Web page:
We gave it a B
Liebestraum is a tasty slice of cinematic junk food, a film-noir dessert that’s more icing than cake. The talented British writer-director Mike Figgis, who had a hit with the enjoyably perverse — and tightly crafted — cop thriller Internal Affairs (1990), has returned to the glossy, extravagant mood of his first film, Stormy Monday (1988). Liebestraum is so languid and overwrought, so self-consciously ”hypnotic,” that the action often seems to be taking place underwater. Figgis, though, doesn’t just overdose on the trancelike style of film noir. He gets its grungy substance, too — the world seen as a lusty, paranoid male fantasy. You can’t really take Liebestraum seriously, but there are pleasures to be had from a movie as passionately purple as this one.
Like Dead Again, Liebestraum is a romantic mystery in which the past threatens to consume the present. Years ago, in the pretty little city of Elderstown, an adulterous couple was gunned down, apparently by a jealous husband who then shot himself. (The movie takes its title from the music playing during the murder — a jazz version of Franz Liszt’s piano interlude.) The illicit rendezvous took place in a stately, beautiful old department store called the Ralston Building. Now, decades later, the Ralston — and the treacherous memory it represents — is about to be torn down.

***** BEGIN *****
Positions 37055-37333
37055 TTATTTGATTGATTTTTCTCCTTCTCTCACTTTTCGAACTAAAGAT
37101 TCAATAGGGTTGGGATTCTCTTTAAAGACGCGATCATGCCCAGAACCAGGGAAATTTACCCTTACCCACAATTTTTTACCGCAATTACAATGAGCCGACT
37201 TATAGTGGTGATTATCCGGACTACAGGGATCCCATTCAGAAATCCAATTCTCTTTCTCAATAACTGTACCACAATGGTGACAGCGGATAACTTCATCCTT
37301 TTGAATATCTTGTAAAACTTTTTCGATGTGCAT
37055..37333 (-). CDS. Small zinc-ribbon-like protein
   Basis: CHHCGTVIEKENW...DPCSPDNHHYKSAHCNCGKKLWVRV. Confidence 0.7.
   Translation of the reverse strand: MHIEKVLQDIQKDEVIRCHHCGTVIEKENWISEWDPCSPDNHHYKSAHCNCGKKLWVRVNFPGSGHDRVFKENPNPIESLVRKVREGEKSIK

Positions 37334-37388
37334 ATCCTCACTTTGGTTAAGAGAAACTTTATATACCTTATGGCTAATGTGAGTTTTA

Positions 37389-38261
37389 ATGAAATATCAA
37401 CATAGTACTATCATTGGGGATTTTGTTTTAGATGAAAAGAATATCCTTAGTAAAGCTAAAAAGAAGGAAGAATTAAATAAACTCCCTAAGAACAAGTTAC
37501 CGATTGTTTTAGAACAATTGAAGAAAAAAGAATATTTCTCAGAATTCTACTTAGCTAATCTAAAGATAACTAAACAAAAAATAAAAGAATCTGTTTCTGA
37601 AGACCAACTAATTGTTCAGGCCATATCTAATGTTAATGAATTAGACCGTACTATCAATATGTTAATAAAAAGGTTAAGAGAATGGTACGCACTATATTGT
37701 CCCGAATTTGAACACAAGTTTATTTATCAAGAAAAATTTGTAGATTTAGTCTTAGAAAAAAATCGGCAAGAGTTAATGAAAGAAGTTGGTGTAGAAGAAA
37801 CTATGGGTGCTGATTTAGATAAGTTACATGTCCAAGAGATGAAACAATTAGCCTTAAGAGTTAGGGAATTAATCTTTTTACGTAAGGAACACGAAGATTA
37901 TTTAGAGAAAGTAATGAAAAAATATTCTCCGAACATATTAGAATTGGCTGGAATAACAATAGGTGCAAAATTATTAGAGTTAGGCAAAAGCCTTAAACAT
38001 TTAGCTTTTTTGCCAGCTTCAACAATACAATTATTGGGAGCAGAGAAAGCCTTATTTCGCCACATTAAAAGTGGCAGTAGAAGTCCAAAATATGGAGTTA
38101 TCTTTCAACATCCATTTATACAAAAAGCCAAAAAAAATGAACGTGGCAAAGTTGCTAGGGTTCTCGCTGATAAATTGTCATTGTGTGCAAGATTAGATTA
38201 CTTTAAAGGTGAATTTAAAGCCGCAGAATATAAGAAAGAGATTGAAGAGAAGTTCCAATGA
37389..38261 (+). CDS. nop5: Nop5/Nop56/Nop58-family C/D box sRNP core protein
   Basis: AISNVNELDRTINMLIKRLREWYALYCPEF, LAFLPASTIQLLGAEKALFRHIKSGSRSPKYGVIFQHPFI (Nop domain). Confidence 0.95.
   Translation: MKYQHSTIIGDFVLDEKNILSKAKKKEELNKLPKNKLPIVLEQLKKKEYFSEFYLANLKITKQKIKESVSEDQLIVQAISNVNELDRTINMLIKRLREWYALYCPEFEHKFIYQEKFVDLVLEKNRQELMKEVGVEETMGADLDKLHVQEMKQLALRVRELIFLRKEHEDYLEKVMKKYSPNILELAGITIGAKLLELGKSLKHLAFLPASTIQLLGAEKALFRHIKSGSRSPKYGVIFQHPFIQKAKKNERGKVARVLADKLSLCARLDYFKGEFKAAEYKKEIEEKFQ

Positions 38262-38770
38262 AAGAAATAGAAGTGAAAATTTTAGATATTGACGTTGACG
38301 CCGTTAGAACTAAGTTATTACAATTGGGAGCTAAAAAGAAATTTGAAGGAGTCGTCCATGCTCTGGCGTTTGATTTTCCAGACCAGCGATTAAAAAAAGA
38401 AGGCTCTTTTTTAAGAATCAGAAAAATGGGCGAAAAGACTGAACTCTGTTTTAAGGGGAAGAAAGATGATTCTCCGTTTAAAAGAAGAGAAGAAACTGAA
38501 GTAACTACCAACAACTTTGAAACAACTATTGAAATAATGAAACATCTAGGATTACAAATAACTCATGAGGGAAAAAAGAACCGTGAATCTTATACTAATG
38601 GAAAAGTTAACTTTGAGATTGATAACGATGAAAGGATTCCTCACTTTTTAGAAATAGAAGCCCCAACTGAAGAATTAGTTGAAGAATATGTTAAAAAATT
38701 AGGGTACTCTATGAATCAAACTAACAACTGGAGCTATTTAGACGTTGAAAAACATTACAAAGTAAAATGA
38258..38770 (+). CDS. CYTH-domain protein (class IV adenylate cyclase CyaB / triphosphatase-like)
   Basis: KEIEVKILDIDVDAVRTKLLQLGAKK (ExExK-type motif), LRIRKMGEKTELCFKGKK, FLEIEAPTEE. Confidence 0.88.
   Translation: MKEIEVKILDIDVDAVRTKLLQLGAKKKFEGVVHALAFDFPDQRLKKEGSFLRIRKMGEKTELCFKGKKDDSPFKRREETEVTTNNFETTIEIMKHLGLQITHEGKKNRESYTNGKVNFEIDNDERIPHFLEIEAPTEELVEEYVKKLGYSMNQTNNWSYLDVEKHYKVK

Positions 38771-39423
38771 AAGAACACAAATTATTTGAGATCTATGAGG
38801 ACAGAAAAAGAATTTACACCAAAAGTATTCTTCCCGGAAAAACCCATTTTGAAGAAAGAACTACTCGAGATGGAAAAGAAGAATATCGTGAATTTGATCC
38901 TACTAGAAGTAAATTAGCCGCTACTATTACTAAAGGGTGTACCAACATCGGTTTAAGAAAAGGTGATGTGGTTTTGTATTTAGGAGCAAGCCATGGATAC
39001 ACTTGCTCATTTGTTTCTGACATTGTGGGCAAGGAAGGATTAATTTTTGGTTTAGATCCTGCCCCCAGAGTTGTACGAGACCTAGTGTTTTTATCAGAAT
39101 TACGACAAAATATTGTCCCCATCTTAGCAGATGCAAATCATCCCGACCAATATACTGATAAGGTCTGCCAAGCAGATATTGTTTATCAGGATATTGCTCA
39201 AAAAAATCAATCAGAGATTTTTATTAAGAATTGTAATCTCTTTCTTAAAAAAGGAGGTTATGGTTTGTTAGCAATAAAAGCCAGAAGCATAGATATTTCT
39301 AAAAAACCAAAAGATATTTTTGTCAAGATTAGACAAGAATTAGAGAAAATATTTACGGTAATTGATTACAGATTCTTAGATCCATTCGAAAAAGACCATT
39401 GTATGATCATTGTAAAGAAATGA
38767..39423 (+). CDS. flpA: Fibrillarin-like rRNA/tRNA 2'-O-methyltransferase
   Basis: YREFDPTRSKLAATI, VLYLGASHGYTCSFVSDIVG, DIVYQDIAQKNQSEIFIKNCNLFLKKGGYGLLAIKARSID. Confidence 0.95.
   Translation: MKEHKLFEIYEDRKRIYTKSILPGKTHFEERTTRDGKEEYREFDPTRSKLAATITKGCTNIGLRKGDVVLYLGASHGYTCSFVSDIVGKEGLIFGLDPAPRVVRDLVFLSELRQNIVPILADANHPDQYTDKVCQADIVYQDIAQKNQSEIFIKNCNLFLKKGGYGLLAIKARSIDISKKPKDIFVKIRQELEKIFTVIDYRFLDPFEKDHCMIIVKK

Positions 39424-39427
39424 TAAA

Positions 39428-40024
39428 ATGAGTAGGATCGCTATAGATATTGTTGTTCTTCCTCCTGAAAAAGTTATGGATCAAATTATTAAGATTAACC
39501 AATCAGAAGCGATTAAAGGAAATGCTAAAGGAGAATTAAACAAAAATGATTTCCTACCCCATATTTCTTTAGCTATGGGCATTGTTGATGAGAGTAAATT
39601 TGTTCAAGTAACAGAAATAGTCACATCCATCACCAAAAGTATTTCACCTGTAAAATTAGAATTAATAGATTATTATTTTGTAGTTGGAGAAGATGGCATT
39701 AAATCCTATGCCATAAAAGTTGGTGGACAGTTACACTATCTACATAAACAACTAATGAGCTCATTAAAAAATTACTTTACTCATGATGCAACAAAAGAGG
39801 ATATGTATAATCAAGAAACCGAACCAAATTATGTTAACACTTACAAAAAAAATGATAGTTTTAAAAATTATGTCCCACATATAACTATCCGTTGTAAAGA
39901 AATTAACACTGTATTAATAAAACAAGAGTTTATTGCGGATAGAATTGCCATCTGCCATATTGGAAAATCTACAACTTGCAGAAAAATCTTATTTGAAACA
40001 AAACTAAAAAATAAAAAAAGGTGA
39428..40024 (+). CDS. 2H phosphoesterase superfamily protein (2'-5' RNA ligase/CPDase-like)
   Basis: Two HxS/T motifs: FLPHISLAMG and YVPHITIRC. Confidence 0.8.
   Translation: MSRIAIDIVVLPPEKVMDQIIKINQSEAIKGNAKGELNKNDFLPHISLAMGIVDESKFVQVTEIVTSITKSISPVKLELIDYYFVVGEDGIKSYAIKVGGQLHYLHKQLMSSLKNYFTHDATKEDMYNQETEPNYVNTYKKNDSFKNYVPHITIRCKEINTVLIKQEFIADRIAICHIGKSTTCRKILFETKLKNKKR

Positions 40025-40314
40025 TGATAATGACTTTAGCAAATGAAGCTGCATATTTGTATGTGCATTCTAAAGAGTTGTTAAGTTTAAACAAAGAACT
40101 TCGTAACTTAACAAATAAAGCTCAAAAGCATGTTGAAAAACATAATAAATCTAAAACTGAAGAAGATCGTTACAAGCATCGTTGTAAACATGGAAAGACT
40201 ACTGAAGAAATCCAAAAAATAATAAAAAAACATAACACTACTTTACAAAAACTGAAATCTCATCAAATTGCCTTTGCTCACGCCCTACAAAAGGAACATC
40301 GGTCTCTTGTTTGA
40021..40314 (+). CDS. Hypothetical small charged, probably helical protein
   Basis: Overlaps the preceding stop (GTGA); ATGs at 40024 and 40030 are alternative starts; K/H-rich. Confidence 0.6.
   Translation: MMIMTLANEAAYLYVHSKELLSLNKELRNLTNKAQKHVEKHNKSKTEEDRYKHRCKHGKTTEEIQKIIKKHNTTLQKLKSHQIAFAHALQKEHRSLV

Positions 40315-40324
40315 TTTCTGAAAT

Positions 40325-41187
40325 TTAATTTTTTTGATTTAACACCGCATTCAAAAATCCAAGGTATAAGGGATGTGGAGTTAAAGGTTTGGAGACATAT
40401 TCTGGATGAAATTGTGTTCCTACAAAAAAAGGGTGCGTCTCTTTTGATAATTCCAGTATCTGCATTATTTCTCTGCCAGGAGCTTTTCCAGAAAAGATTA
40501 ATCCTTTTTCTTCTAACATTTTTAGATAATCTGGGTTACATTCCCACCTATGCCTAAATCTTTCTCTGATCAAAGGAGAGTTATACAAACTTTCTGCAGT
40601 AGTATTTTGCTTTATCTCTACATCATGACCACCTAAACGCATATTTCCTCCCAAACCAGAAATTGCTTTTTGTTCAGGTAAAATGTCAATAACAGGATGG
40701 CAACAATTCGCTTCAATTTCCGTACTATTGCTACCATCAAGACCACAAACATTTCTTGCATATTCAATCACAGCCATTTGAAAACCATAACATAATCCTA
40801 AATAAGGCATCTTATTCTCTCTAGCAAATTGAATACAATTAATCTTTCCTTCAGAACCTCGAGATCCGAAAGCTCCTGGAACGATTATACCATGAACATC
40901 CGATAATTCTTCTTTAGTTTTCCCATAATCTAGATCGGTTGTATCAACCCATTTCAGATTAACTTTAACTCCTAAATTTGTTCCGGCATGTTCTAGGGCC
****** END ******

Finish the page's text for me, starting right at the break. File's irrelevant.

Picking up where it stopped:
Enter Nick Kaminsky (Kevin Anderson, from Sleeping With the Enemy), a young architectural writer who has arrived in Elderstown to visit his cancer-stricken mother (Kim Novak), and who soon develops an obsession with the Ralston’s eerie interior. The other main characters are Nick’s college buddy Paul (Bill Pullman), a boorish yuppie contractor who’s heading up the building’s demolition, and Paul’s sultry, neglected wife (Pamela Gidley), whom Nick instantly falls for. The movie is really about Nick’s fear of his own desire: If he gives in to temptation, getting involved with his old friend’s wife, can he survive the heat?
Stylistically, Liebestraum is all dangling portents and ”poetic” conceits. The movie features enough arty golden light pouring through venetian blinds to stock a dozen ’40s retreads, and there’s a suggestion that Nick’s impending affair is a replacement for his mother’s love. Yet as a director, Figgis knows how to keep the conflicts percolating just beneath the surface, and he works with such dazzling rhythmic assurance that the interlocking conceits draw you in. It helps to have actors who can project cool gazes of submerged longing. Anderson, who gets to speak about three syllables per scene, makes the disheveled Nick a closet obsessive, a nice guy whose chivalrous impulses are leading him inexorably to sin. He’s like Mickey Rourke without the sleaze. And Gidley plays the not-so-fatale femme with a disarmingly gentle sexiness. The ending is a bit of a cheat: Rather than tying up the loose ends, Figgis just lops them off. But until then, Liebestraum makes for a compelling night out. B